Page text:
Cs640 introduction to computer networks
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CS640: Introduction to Computer Networks. Aditya Akella Lecture 15 TCP – III Reliability and Implementation Issues. Reliability. TCP provides a “reliable byte stream” “Loss recovery” key to ensuring this abstraction Sender must retransmit lost packets Challenges: When is a packet lost?

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CS640: Introduction to Computer Networks

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Cs640 introduction to computer networks

CS640: Introduction to Computer Networks

Aditya Akella

Lecture 15

TCP – III

Reliability and Implementation Issues


Reliability

Reliability

  • TCP provides a “reliable byte stream”

    • “Loss recovery” key to ensuring this abstraction

    • Sender must retransmit lost packets

  • Challenges:

    • When is a packet lost?

      • Congestion related losses

      • Reordering of packets

        • How to tell the difference between a delayed packet and lost one?

    • Variable packet delays

      • What should the timeout be?

    • How to recover from losses?


Loss recovery

Loss Recovery

  • Cumulative acks

    • Acknowledges all bytes with a lower sequence number

    • Duplicate acks sent when out-of-order packet received

  • Sender only retransmits a single packet.

    • Only one that it knows is lost

      • Sent after timeout

  • Choice of timeout interval  crucial


Round trip time estimation

Round-trip Time Estimation

  • Importance of accurate RTT estimators:

    • Low RTT estimate

      • unneeded retransmissions

    • High RTT estimate

      • poor throughput

  • RTT estimator must adapt to change in RTT

    • But not too fast, or too slow!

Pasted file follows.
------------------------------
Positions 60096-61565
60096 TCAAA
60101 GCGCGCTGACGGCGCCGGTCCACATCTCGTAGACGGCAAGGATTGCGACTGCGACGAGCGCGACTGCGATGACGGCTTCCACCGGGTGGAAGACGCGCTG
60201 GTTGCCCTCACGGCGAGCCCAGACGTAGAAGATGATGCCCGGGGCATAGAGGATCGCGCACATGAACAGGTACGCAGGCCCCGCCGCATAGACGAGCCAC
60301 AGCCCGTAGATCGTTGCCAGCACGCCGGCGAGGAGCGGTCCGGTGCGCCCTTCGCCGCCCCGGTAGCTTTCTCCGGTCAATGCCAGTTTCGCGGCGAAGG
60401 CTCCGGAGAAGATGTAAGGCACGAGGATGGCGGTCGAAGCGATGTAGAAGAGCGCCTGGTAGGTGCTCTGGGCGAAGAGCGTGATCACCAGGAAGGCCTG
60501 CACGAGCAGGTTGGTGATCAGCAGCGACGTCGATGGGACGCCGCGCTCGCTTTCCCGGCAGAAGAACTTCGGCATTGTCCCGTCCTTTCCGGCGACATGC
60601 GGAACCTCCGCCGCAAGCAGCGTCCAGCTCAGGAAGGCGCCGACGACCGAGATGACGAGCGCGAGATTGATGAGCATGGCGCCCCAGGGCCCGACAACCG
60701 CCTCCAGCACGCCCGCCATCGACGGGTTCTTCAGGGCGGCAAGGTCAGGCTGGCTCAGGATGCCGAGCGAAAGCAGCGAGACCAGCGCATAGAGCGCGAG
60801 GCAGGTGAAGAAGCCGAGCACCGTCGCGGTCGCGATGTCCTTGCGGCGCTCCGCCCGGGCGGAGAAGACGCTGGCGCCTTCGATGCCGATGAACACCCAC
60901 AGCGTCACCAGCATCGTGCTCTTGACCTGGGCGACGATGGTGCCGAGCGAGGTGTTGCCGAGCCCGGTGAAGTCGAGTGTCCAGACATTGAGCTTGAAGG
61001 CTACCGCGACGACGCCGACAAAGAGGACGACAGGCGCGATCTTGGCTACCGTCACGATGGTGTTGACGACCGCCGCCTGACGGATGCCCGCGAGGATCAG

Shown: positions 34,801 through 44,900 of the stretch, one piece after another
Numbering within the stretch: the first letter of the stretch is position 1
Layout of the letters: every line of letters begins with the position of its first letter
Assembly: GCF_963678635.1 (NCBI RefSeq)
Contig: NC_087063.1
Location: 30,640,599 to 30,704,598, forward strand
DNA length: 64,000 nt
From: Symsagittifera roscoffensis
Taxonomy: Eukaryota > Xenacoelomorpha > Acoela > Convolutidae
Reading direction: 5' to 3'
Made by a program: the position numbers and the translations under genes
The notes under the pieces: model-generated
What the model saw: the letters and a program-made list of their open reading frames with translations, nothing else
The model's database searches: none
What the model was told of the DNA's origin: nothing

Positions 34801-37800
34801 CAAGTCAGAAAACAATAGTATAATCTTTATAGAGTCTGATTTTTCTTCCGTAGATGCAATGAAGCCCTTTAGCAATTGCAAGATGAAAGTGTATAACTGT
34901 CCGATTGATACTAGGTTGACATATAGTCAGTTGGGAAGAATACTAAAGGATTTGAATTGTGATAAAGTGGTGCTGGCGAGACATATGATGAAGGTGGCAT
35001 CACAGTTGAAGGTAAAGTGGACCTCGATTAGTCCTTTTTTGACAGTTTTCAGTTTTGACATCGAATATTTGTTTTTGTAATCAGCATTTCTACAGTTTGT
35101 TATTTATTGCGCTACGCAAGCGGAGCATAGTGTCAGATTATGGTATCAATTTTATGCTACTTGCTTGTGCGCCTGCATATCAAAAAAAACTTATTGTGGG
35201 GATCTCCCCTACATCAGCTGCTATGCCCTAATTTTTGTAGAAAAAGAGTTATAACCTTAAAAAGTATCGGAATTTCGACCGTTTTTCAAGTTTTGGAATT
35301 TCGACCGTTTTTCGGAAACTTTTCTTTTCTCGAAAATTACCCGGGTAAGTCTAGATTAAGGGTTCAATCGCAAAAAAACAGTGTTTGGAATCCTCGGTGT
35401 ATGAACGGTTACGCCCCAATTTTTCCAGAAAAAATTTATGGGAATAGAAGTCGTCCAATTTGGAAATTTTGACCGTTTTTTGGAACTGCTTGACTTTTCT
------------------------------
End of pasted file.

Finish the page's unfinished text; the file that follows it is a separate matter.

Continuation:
Jacobson s retransmission timeout rto

Jacobson’s Retransmission Timeout (RTO)

  • Original setting:

    • Round trip times exponentially averaged:

      • New RTT = a (old RTT) + (1 - a) (new sample)

      • Recommended value for a: 0.8 - 0.9

    • Retransmit timer set to (2 * RTT)

    • But this can lead to spurious retransmissions

  • Key observation:

    • At high loads round trip variance is high

  • Solution:

    • Diff = SampleRTT - EstRTT

    • EstRTT = EstRTT + (dx Diff)

    • Dev = Dev + d( |Diff| - Dev)

      • where d is a factor between 0 and 1

    • Consider variance when setting timeout value

    • TimeOut = m x EstRTT + f x Dev

      • where m = 1 and f = 4


Packet pacing

Packet Pacing

  • In steady state, a packet is sent when an ack is received

    • Data transmission remains smooth, once it is smooth (steady state)

    • “Self-clocking” behavior

    • When self clocking is lost  send packets in a burst  could momentarily overflow network capacity


Aimd implementation

AIMD Implementation

  • If loss occurs when cwnd = W

    • Network can handle < W segments

    • Set cwnd to 0.5W (multiplicative decrease)

    • Known as “congestion control”

  • Upon receiving ACK

    • Increment =MSS×(MSS/CongestionWindow)

    • CongestionWindow+= Increment

    • After cwnd packets have passed by  approximately increase of 1 MSS

    • Known as “congestion avoidance”

  • Together these implement AIMD


Control avoidance behavior in the presence of timeouts

Control/Avoidance Behavior in the presence of timeouts

Congestion

Window

Time

Cut

Congestion

Window

and Rate

Grabbing

back

Bandwidth

Packet loss

+ Timeout


Improving loss recovery fast retransmit

Improving Loss Recovery:Fast Retransmit

  • Waiting for timeout to retransmit is inefficient

  • Are there quicker recovery schemes?

    • Use duplicate acknowledgements as an indication

    • Fast retransmit

  • What are duplicate acks (dupacks)?

    • Repeated acks for the same sequence

  • When can duplicate acks occur?

    • Loss

    • Packet re-ordering

  • Assume re-ordering is infrequent and not of large magnitude

    • Use receipt of 3 or more duplicate acks as indication of loss

    • Don’t wait for timeout to retransmit packet


Fast retransmit

Packets

Acks

Fast Retransmit

Retransmission

X

Duplicate Acks

Sequence No

Note: Timeouts can stillhappen (burst losses in a window)